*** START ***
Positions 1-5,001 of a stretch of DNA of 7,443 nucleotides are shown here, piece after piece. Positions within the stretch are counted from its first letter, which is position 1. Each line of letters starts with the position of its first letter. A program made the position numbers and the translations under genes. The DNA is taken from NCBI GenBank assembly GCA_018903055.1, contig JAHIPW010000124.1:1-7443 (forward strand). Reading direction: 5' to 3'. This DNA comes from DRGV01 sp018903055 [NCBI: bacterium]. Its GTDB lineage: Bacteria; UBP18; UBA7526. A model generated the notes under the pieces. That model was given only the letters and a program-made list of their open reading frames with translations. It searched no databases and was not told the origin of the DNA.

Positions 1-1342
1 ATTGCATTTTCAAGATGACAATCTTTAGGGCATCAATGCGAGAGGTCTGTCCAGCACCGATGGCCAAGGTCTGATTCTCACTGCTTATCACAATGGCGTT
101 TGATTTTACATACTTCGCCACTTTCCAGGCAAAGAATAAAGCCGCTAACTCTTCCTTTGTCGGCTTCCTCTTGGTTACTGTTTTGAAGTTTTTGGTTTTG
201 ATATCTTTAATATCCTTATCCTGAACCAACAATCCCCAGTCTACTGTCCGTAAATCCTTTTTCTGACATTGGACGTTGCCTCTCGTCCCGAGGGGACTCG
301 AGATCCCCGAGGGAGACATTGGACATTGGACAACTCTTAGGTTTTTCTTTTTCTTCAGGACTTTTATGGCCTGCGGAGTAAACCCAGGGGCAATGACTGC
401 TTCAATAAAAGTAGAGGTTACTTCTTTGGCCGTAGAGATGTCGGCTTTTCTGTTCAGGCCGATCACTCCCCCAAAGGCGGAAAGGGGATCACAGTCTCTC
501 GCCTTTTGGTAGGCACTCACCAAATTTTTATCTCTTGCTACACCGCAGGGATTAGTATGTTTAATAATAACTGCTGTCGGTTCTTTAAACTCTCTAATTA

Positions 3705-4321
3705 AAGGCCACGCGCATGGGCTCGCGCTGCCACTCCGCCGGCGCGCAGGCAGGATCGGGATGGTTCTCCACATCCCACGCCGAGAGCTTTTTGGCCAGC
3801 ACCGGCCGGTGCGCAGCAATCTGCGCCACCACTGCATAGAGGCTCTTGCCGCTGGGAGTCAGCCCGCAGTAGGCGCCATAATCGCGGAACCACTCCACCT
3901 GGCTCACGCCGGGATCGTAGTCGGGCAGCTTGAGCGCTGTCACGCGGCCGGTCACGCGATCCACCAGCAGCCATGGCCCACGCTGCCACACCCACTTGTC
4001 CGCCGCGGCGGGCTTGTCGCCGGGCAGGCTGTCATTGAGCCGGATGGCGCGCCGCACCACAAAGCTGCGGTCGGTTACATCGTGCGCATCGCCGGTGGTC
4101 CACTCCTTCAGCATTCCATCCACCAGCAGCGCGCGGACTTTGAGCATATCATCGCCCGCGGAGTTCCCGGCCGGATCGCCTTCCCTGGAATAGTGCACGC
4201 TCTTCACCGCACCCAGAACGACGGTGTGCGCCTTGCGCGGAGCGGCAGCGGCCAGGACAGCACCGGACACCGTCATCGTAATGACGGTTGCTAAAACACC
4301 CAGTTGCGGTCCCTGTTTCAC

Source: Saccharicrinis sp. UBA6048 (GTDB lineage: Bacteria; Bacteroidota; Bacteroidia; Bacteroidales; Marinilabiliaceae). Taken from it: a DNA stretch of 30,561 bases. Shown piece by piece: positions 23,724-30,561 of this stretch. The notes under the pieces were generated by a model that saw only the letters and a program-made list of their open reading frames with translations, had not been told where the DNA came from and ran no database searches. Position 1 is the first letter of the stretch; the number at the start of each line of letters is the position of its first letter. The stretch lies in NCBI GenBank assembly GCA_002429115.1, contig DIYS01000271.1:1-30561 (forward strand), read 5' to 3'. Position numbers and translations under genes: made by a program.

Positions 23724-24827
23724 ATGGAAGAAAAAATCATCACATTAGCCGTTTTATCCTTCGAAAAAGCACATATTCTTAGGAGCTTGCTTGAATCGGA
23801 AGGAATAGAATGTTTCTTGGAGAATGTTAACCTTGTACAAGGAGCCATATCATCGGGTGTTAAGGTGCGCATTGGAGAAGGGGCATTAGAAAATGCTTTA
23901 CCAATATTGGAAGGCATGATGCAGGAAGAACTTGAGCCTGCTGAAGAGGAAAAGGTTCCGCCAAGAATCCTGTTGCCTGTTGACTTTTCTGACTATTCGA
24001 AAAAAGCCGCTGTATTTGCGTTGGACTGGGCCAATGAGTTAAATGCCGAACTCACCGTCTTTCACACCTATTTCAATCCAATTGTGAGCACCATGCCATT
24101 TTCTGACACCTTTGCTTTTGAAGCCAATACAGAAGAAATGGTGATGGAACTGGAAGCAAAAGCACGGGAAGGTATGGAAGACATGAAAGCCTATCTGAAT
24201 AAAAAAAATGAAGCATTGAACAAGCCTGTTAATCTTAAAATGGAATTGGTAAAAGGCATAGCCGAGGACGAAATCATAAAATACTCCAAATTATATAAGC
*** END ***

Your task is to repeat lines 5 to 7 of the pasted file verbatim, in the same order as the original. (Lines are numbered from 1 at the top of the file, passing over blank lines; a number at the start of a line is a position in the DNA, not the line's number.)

201 ATATCTTTAATATCCTTATCCTGAACCAACAATCCCCAGTCTACTGTCCGTAAATCCTTTTTCTGACATTGGACGTTGCCTCTCGTCCCGAGGGGACTCG
301 AGATCCCCGAGGGAGACATTGGACATTGGACAACTCTTAGGTTTTTCTTTTTCTTCAGGACTTTTATGGCCTGCGGAGTAAACCCAGGGGCAATGACTGC
401 TTCAATAAAAGTAGAGGTTACTTCTTTGGCCGTAGAGATGTCGGCTTTTCTGTTCAGGCCGATCACTCCCCCAAAGGCGGAAAGGGGATCACAGTCTCTC